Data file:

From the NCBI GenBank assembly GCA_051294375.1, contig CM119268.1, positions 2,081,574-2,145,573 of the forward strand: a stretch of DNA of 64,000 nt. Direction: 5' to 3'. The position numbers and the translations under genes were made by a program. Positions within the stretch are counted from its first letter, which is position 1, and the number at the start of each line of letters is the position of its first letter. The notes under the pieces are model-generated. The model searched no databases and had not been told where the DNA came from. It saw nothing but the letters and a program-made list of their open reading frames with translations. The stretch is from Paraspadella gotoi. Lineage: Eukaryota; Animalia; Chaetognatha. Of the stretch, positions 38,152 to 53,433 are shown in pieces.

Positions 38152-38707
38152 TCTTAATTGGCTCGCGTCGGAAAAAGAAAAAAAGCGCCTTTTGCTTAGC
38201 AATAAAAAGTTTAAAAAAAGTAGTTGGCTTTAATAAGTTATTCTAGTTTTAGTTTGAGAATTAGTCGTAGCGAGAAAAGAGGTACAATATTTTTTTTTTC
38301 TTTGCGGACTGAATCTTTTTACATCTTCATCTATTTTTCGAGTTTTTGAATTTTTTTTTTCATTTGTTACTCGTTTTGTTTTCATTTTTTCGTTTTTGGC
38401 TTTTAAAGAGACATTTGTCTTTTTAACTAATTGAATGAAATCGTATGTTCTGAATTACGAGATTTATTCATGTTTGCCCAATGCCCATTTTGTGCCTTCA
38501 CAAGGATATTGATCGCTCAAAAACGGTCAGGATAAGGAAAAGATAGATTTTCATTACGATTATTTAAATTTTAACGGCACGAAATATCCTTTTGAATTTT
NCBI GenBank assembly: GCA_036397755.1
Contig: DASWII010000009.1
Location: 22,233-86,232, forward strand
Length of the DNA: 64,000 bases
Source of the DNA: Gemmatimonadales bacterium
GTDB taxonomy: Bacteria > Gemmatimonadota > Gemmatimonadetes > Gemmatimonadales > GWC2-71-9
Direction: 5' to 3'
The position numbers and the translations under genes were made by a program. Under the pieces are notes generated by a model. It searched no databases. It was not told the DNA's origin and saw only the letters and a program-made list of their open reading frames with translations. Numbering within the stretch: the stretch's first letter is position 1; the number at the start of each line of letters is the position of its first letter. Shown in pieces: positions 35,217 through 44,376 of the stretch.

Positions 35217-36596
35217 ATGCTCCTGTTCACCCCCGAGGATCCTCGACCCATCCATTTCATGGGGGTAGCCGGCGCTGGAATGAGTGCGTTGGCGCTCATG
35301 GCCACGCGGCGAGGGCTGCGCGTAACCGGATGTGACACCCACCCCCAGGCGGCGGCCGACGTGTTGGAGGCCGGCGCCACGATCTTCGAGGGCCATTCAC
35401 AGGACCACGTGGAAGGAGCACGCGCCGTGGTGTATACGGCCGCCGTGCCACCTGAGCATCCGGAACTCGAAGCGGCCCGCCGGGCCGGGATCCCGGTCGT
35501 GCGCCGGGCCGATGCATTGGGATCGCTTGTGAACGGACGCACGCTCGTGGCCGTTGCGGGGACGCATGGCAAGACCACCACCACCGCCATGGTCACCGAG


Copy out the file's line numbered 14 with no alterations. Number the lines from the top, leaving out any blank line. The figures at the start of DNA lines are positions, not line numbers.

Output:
Direction: 5' to 3'